At DHS, Brody’s star is rising
Michael Brody doesn’t carry a badge or a gun, but the nation might just be less safe without people like him.
His weapons of defense are zeroes and ones, along with a healthy dash of people skills and a firm grounding in technology.
The 2011 Center for Homeland Defense and Security master’s degree alumnus earned a 2015 Rising Star award from Federal Computer Week (FCW) magazine. The award honors early-career professionals who work for the federal government in the information technology field.
Brody is director of policy, architecture and governance with the Department of Homeland Security Information Sharing Environment Office. The role entails translating the Department’s mission objective into systems, platforms and capabilities that facilitate information sharing, and thus help homeland security professionals do their jobs.
“It’s a very D.C. headquarters’ function that is removed from the daily work of state-local-tribal-territorial practitioners, but it is crucial because one of the roles DHS has is delivering common information tools for homeland security professionals to use nationwide,” Brody said during a phone interview. “If I do my job right, the operations have the right systems in place and they have funding and support from leadership.”
Along with that duty comes writing the policies that govern those systems and collaborating with stakeholders on those guidelines. That’s where a CHDS education is invaluable, he said. Ensuring systems are user-friendly and help professionals do their jobs requires familiarizing himself with type of business involved. Studying and debating homeland security challenges with master’s degree participants with varied professions and backgrounds is critical to the collaboration the job requires.
“I really got to broaden my horizons with all those different elements of the homeland security enterprise,” he said. “I really learned the substance and the business mission of the people we are trying to serve. The technology is usually the easiest part of delivering information solutions. We know what’s out there and we know what the technology can do whatever time and money you have to make it do. So our job is to get into the business of the mission and makes sure their requirements are driving the technological solutions we build. You can’t do that without taking time to get to know the department’s components and what they want to achieve.”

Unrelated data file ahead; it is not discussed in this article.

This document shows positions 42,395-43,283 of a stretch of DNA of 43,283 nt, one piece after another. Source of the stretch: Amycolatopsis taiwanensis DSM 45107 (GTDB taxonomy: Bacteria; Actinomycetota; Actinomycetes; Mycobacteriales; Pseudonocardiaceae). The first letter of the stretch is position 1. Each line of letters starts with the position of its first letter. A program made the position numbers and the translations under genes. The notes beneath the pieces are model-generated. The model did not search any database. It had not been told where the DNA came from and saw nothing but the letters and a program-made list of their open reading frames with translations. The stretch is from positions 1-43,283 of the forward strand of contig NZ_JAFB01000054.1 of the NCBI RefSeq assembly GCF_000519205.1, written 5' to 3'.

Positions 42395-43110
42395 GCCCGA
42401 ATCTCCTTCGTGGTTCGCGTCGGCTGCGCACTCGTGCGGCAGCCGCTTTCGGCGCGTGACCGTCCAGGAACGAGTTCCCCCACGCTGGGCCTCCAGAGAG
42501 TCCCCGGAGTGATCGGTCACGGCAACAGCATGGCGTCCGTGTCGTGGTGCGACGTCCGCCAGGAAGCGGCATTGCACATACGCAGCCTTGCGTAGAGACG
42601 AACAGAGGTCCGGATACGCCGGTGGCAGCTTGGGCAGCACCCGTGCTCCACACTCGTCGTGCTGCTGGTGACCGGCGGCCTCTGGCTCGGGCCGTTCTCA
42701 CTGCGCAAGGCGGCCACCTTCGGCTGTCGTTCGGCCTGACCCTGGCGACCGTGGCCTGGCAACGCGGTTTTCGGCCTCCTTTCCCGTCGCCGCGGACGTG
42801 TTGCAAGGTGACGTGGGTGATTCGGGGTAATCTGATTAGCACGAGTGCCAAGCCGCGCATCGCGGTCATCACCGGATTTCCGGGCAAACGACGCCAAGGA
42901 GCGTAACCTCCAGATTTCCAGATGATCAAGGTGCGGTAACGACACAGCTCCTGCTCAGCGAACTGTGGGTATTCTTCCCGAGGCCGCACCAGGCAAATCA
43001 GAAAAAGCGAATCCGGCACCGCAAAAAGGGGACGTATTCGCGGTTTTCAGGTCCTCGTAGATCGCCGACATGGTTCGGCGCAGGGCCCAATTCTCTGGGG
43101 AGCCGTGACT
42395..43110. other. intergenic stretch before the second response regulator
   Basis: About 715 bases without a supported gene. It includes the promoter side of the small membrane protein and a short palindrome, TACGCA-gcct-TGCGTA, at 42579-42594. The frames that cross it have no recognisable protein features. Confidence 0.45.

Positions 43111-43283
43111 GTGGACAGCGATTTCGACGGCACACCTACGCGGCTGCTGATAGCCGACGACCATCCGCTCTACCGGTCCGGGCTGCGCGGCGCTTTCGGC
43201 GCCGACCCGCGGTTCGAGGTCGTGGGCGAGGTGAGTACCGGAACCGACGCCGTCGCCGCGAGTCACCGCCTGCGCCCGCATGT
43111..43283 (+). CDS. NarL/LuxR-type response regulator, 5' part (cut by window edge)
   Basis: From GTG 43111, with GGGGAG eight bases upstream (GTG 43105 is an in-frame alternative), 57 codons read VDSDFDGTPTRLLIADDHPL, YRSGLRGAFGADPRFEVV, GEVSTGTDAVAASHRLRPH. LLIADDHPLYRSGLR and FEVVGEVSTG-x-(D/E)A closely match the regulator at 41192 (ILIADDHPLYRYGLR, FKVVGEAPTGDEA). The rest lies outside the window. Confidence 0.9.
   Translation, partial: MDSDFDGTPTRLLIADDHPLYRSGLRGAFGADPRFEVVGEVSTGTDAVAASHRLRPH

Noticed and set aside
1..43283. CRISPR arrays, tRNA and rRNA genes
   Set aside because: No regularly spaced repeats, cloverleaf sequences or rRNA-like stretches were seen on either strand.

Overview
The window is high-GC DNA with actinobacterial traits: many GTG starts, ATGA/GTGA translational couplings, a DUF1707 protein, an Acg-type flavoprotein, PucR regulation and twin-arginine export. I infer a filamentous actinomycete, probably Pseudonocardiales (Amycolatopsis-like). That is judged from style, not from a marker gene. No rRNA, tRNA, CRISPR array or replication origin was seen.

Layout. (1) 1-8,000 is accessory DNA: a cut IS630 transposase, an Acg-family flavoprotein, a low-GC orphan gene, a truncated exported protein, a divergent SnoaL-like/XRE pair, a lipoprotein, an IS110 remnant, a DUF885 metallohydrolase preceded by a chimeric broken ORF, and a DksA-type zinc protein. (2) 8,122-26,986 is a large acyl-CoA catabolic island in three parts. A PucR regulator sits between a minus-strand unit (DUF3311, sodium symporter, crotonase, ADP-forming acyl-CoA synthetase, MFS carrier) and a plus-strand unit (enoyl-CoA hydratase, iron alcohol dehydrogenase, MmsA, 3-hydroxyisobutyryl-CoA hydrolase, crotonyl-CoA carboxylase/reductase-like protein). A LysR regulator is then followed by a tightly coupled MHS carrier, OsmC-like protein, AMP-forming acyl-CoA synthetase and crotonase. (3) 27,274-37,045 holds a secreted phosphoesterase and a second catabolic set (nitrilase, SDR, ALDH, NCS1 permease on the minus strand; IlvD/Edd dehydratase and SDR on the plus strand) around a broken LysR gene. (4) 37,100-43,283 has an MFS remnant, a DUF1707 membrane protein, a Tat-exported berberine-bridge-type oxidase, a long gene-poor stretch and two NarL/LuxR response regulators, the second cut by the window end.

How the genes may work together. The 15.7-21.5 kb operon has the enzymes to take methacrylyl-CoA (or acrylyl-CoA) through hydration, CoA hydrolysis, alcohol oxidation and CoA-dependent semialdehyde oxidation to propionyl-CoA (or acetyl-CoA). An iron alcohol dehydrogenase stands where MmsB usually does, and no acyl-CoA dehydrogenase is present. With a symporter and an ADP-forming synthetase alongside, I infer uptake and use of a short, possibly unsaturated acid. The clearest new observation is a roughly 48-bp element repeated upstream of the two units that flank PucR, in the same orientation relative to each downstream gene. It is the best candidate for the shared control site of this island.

During his time at DHS, he has been part of a team that developed Homeland Security Information Network Release 3 that launched in 2013. HSIN is a secure and trusted web-based portal for information-sharing and collaboration among federal, state, local, tribal, territorial, private sector, and international partners. In December 2014, he was part of a team, along with fellow CHDS graduate Christy Riccardi, who conducted a wholesale review that resulted in memorandum of understanding between DHS departments. The agreement enhanced information sharing systems and governance for security assessments of the nation’s infrastructure assets.
His work garnered the attention of FCW, which wrote: “He has a knack for bringing together officials with wildly disparate and often opposing views to make progress on common goals despite those differences. He led the effort to improve the processes and strategy for the Information Sharing and Safeguarding Governance Board — no easy feat because it required close consultations with DHS’ many independent-minded components”
Brody graduated from the University of Pennsylvania and later earned a law degree from the University of Illinois. A tradition of public service instilled by his parents – his mom taught public school and his father was a veteran – sparked his interest in working for the government even as his academic pedigree and field of expertise are highly coveted in the private sector.
“Unlike the rest of my generation who went on to Wall Street and became management consultants, I made a decision a long time ago that I needed to get a sense of mission and purpose out of my life. I wanted more than a paycheck,” he said.
His time at CHDS continues to benefit him, he added. The curriculum provided a policy introduction to the individual roles of players in the homeland security enterprise and he continues to draw upon information from the Center’s courses, especially the Technology for Homeland Security class.
Despite his accomplishments, Brody seemed uneasy with the attention.
“I didn’t know I was nominated by my boss and one of my employees,” he said. “I thought it was wonderful to get the recognition, but everything I do is part of teamwork. It felt awkward to be singled out.”